Hungarian football may no longer be at the pinnacle of the world game as it once was in the era of Puskas, Kocsis, and the Aranycsapat (Golden Team) however 2018 has seen a mini-resurgence in the national game, and the restoration of some much-needed pride.
Sure, it’s been a mixed year of highs – MOL Vidi’s European adventure – and lows – Georges Leekens reign as national team manager – but, in reflection, the good times just about outnumber the bad as Hungarian football seeks to reclaim its lost mojo.
With the year coming to a close and the Nemzeti Bajnoksag 1 (NB1) taking a few weeks off for its annual winter hibernation, what better time to take a look back at the last 12 months of Hungarian football.
At the winter break, it is perennial pre-season title favourites Ferencvaros who lead the way holding a 5 point advantage over last season’s Champions MOL Vidi. However, the Budapest side has not had things all their own way and missed out on a chance to open up a potentially insurmountable 11 point lead at the half-way stage, losing to MOL Vidi in the final game before the winter shutdown. The side from Szekesfehervar clearly not prepared to give up their title without a fight.
Talking of previous Champions, Budapest Honved, NB 1 winners in 2016/17 and home to ex-Hibs goalkeeper and friend of this site David Grof, are currently 10 points off the pace occupying a respectable fourth place in the standings. Despite the loss of star strikers David Lanzafame (Ferencvaros) and Marton Eppel (Kairat) in the summer, and being forced to play home games at MTK’s Nandor Hidegkuti Stadion while their own Bozsik Stadion is under reconstruction, Honved made a strong start to the campaign matching Ferencvaros over the opening rounds before slowly slipping down the table. With the clubs reluctance to spend money on transfer fee’s it is unlikely that Honved will claw back the deficit in the second half of the season, but under Attila Supka’s guidance, they should have enough about them to maintain a strong challenge for a European place.
As for the other capital sides in the top flight, Ujpest and newly promoted MTK are both within touching distance of Honved, sitting in 5th and 6th place respectively; the latter having attracted praise for their efforts to play an open and attacking game whenever possible.
At the foot of the table things are looking bleak for Haladas, home of cult hero and jogging pants wearing ‘keeper Gabor Kiraly, as the men from Szombathely are rooted to the foot of the table having accumulated a measly 9 points from their opening 18 games; 7 points behind early season whipping boys Kisvarda and 8 from safety.
The second half of the season resumes in February with a no-love-lost local derby between Ferencvaros and Budapest Honved at the Groupama Arena. It promises to be an explosive affair and one that will set the scene for an exciting and entertaining business end of the NB 1 season.
European football has been a bit of sick joke for Hungarian clubs in recent years with very few success stories to boast of. Mercifully, 2018 has a slightly different story to tell thanks to progress made by MOL Vidi in particular.
Vidi advanced to the Play-Off round in Champions League Qualifying before succumbing to AEK Athens, the scourge of Celtic in the previous round. However, this allowed Vidi to drop into the Europa League where they put up two memorable performances against Chelsea and narrowly missed out on progression to the knockout rounds. Thanks to MOL Vidi, a certain degree of respect has now been returned to the Hungarian game.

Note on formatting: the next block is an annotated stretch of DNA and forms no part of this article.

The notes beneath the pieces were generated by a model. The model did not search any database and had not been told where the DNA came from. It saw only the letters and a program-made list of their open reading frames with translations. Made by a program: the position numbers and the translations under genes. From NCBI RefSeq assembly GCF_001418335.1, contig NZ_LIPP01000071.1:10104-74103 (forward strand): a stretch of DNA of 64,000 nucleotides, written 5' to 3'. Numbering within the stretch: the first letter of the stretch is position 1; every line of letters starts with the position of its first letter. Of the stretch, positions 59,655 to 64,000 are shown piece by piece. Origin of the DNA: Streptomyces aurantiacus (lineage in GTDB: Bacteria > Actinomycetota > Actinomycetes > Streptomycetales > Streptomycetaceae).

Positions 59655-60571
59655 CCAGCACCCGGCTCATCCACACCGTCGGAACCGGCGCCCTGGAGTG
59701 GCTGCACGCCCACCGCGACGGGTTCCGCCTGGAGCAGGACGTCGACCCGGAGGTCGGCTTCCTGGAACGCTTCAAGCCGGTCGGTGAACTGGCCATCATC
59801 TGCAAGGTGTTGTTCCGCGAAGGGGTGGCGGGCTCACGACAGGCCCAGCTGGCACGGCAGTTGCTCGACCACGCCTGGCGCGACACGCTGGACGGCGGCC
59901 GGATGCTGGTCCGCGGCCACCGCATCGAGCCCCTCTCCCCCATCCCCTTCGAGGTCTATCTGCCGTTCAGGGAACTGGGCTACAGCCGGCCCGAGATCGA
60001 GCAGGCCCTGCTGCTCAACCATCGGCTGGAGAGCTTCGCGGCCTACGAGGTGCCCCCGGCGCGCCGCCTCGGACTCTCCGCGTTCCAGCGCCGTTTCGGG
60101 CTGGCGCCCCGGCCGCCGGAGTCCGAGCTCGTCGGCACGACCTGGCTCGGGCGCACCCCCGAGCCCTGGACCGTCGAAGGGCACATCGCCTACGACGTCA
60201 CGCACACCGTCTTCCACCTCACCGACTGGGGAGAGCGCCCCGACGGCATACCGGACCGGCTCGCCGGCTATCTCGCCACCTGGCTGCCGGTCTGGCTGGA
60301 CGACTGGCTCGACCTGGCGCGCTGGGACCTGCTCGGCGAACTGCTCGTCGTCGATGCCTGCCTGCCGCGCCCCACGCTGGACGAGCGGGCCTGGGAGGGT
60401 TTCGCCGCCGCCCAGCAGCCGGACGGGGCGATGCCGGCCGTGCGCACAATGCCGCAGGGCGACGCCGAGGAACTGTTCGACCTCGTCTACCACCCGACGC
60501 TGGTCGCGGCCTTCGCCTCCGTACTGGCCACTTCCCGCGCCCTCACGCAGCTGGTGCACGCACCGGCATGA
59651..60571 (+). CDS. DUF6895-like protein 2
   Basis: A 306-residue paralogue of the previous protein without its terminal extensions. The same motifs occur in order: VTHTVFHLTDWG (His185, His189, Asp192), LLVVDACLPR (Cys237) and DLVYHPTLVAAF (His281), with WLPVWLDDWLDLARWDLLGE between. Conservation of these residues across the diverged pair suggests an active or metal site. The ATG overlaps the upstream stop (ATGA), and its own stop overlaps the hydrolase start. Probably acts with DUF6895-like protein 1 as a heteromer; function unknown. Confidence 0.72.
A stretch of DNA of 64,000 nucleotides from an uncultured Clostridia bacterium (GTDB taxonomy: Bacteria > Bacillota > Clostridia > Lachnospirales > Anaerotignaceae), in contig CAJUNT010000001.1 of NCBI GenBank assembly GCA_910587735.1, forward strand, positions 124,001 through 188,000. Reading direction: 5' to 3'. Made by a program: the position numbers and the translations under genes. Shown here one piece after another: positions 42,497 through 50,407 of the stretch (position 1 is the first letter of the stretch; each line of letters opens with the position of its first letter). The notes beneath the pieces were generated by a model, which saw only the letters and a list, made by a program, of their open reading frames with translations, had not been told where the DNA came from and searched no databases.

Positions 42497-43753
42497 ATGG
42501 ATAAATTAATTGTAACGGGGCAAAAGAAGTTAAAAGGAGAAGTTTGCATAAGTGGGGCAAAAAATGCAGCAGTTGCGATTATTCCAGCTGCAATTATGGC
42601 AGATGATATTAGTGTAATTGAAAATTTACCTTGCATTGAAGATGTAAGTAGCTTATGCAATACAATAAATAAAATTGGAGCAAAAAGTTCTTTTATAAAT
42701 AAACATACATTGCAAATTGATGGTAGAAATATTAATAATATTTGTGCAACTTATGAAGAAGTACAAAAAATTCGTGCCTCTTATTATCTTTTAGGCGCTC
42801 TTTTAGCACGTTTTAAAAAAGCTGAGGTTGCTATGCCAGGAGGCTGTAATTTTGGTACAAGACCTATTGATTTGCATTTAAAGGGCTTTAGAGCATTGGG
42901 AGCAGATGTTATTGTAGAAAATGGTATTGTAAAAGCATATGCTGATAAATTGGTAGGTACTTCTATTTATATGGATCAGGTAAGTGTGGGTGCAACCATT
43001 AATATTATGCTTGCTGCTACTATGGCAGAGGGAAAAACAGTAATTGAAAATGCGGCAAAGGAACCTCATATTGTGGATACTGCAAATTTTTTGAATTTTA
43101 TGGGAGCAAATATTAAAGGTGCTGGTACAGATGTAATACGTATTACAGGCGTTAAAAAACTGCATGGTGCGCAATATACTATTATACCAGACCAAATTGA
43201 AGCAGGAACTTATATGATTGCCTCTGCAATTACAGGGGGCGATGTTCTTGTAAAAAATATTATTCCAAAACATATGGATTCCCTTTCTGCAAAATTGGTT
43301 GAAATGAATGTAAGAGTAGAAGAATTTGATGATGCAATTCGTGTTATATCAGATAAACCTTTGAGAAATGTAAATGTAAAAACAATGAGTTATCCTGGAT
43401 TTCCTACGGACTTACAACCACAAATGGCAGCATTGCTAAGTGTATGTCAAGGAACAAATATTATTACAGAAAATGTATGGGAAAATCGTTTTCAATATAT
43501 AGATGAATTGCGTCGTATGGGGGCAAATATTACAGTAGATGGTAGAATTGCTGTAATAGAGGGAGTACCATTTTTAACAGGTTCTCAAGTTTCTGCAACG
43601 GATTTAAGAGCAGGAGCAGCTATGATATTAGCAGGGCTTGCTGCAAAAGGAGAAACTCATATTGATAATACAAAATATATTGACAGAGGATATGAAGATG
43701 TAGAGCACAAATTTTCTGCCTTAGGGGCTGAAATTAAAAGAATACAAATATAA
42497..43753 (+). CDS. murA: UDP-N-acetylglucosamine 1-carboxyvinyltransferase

Elsewhere, Ferencvaros once again failed to make any headway in the Europa League, falling to Maccabi Tel Aviv at the first hurdle, a result that ultimately cost coach Thomas Doll his job; the East German being replaced by former Spurs forward Serhi Rebrov in August.
Honved and Ujpest, also competing the Europa League Qualifiers , both fell at the Second Qualifying stage; Honved to surprise package Progres from Luxembourg and Ujpest to the might of Sevilla.
However, thanks to the battling performances of MOL Vidi, a semblance of pride has been restored to Hungarian football at European level.
The national team struggled for both form and identity during the ill-fated reign of Belgian Georges Leekens who won none of his four games in charge and whose tactics, or lack thereof, led to main goal threat Nemanja Nikolics quitting the national team.
In June the decision was taken to relieve Leekens of his responsibilities as national team manager with the popular Italian Marco Rossi installed in the hot seat; Rossi had previously led Honved to their 2016/17 title success and had been the fans choice to replace Bernd Storck before Leekens appointment in 2017.
Rossi has overseen an upturn in results and performances since his appointment, recording 3 wins and a draw in his 6 games in charge so far, and guiding the Magyars to second place in their Nations League group. Hungary ended the campaign with two solid 2-0 victories against Estonia and group winners Finland and expectation levels are beginning to rise once again ahead of the 2020 European Championship Qualifiers.
Who knows what the next 12 months will have in store for Hungarian football, but while it doesn’t have the glamorous appeal of Europe’s big leagues, you can rest assured that there will seldom be a dull moment.
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